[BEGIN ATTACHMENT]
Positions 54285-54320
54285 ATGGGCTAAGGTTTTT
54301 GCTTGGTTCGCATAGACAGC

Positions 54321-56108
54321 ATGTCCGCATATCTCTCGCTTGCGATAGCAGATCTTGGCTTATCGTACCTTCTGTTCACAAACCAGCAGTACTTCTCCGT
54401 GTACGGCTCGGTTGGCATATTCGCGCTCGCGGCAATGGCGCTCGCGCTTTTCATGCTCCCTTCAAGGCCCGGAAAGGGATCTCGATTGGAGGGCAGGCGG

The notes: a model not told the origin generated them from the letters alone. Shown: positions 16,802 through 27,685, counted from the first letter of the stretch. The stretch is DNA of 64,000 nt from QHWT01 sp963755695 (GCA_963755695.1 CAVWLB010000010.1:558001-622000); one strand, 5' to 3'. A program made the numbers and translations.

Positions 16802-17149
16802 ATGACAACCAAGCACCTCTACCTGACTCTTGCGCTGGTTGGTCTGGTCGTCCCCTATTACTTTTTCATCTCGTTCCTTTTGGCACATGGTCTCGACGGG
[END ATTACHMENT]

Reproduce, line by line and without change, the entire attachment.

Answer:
Positions 54285-54320
54285 ATGGGCTAAGGTTTTT
54301 GCTTGGTTCGCATAGACAGC

Positions 54321-56108
54321 ATGTCCGCATATCTCTCGCTTGCGATAGCAGATCTTGGCTTATCGTACCTTCTGTTCACAAACCAGCAGTACTTCTCCGT
54401 GTACGGCTCGGTTGGCATATTCGCGCTCGCGGCAATGGCGCTCGCGCTTTTCATGCTCCCTTCAAGGCCCGGAAAGGGATCTCGATTGGAGGGCAGGCGG

The notes: a model not told the origin generated them from the letters alone. Shown: positions 16,802 through 27,685, counted from the first letter of the stretch. The stretch is DNA of 64,000 nt from QHWT01 sp963755695 (GCA_963755695.1 CAVWLB010000010.1:558001-622000); one strand, 5' to 3'. A program made the numbers and translations.

Positions 16802-17149
16802 ATGACAACCAAGCACCTCTACCTGACTCTTGCGCTGGTTGGTCTGGTCGTCCCCTATTACTTTTTCATCTCGTTCCTTTTGGCACATGGTCTCGACGGG